Chris Harvey is Director of Recall Solutions at Stericycle Expert Solutions. This post is based on the white paper Taking Charge: Effective Management of Lithium-ion Battery Recalls.
With complex and rapidly shifting regulatory requirements, lithium-ion batteries and devices present one of the greatest challenges of all product recalls.
As a manufacturer in this environment, it is crucial to prepare in advance. Regulators, the media and the public expect you to move quickly when it comes to defects that could cause major property damage and inflict serious injuries.
My organization helps manufacturers handle recalls every day. Here are a few of the guidelines we’ve developed to make recalls of lithium battery devices less challenging.
Stay current on lithium battery shipping regulations
Regular readers of the Labelmaster blog probably don’t need to be reminded, but the regulations governing lithium battery reverse logistics—which dictate how your recall is carried out—are complex and subject to frequent updates. Special provisions and exceptions are common.
For example: In late 2016, PHMSA submitted a proposal (HM-215N) to more closely align its hazmat transport rules with international regulations, which included a new label for lithium battery shipments. In January 2017, it withdrew the final rule in response to the new administration’s regulatory freeze. After a period of allowing carriers to operate under either the previous rules or the new guidance, it finally published the final rule in March 2017.
Don’t let this complexity stop you from developing an advance recall plan. Your recall won’t wait for the rules to become simple. Enlist outside help if you have to, but make sure you have a plan that complies with current regulations.
Understand battery device downfalls
Depending on the device, lithium batteries may be standalone, packed alongside the equipment they power or installed in the equipment itself. This status impacts the regulations for compliant shipping, but also the practicality of handling the recalled devices.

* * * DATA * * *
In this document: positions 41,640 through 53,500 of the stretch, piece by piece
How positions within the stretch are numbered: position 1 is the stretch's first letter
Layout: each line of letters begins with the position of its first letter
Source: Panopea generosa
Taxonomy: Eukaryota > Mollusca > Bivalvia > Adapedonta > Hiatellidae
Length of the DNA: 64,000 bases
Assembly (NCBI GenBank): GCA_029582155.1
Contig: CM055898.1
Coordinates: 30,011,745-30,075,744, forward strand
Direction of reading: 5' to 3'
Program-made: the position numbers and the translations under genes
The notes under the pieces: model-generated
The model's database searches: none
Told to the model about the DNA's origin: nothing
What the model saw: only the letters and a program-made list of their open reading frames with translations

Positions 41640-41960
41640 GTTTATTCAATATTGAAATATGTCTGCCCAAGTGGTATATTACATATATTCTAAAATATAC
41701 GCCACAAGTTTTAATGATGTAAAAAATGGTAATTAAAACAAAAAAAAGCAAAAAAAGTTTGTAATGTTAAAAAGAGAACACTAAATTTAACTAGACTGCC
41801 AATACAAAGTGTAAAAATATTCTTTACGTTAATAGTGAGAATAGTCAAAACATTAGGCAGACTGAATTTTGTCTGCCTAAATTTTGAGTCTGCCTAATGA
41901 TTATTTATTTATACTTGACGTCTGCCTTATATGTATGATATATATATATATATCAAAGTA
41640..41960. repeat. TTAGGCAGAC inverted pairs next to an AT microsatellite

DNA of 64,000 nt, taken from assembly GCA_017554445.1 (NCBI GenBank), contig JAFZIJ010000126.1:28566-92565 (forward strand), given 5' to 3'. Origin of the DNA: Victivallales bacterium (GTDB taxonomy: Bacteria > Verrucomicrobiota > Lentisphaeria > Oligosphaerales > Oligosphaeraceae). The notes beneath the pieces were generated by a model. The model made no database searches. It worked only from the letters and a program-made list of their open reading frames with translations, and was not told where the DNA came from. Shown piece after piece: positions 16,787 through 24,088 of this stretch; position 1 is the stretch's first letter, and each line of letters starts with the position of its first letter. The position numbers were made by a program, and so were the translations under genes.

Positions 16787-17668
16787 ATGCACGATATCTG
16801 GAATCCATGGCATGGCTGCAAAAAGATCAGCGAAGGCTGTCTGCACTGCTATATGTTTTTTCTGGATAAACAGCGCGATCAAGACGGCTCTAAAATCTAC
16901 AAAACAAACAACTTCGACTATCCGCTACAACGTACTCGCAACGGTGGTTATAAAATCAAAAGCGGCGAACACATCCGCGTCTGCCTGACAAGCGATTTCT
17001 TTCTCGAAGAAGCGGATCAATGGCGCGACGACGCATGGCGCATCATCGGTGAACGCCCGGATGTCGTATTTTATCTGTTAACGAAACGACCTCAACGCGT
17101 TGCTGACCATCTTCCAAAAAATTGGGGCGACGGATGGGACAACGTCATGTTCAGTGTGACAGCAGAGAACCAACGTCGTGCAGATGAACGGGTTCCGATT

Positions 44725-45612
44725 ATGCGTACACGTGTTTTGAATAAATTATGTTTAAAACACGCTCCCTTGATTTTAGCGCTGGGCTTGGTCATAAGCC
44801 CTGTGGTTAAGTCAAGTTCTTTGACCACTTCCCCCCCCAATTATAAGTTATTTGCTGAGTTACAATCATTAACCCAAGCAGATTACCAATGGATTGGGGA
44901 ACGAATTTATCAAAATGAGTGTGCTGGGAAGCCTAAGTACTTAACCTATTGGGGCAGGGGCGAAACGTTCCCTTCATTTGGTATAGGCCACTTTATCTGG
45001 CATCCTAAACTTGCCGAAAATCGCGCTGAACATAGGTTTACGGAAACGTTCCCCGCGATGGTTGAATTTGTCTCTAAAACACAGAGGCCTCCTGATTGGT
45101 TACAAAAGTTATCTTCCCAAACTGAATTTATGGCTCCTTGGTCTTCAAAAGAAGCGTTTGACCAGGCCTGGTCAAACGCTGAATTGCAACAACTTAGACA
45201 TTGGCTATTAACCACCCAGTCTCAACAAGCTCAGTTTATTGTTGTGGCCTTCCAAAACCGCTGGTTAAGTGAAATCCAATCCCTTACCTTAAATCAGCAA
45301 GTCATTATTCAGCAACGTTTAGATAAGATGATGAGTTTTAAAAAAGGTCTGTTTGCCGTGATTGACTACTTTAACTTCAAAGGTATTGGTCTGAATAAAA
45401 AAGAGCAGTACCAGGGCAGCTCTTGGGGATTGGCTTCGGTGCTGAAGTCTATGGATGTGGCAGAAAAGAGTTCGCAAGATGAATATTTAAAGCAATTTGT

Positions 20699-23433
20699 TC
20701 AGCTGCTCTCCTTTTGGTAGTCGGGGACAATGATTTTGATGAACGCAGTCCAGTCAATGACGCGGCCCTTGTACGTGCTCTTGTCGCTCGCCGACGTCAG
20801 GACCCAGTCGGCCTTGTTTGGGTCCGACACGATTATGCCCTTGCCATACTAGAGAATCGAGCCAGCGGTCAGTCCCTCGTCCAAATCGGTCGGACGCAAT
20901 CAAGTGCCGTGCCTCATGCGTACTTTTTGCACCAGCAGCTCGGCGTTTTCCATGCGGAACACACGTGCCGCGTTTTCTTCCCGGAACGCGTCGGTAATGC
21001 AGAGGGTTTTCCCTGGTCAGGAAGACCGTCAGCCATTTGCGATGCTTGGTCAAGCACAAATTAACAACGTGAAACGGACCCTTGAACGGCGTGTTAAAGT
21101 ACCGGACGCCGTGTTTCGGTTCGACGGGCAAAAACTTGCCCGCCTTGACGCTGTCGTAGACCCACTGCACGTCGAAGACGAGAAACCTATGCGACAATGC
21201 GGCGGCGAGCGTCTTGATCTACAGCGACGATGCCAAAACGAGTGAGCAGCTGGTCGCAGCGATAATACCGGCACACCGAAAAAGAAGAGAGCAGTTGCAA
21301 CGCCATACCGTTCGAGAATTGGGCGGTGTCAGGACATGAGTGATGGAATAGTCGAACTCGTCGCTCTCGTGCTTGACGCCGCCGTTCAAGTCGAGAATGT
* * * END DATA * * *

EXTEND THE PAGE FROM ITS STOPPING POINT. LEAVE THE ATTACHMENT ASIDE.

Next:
The days of “take out the battery, wait a minute, and replace it” are fading fast. Increasingly, products with built-in batteries are designed to make it impossible for consumers to remove the batteries. These designs allow for a slimmer appearance and water-resistant design while protecting the batteries from dust, humidity and other elements. But built-in batteries make recalls more complex and costly.
If a recalled battery is separate from the unit or can be removed, in some cases you can simply ship a replacement directly to consumers—without specialized packaging—and instruct them to dispose of the faulty battery locally. You can also separate removable batteries during destruction, reducing the costs associated with hazardous waste disposal.
Those options aren’t as viable with most built-in battery device designs. Make sure you evaluate your options when creating your recall plan.
Plan for every aspect of a recall
A major recall can involve almost every facet of your operation. Before a recall happens, you must consider:
- How quickly you can secure the necessary materials for shipping recalled batteries
- How you will notify your customers and answer the potential surge of urgent questions
- How you will manage the extraordinary manpower required to collect the affected product and send replacements or reimbursements
- How you will manage the data and documentation required for regulatory reporting
Finally, don’t overlook the impact on retailers who sell your devices. They should be a vital piece of your response, so don’t let them be seen by their shoppers as uninformed. They’ll also need information on how to obtain refunds, repairs or replacements, what to do with the affected product in their possession, and who to contact with concerns.
The challenges of a lithium battery device recall are immense and, in most cases, they can’t be undertaken alone. Have a robust recall plan in place to meet these challenges head-on, and you stand a better chance of emerging with your brand reputation intact.
Stericycle Expert Solutions guides companies through the recall, retrieval, return and audit processes with a comprehensive suite of highly focused services for global and local expertise before, during and after a recall threat.
Labelmaster is a full-service provider of goods and services for hazardous materials and Dangerous Goods professionals, shippers, transport operators and EH&S providers. See our full line of solutions at labelmaster.com.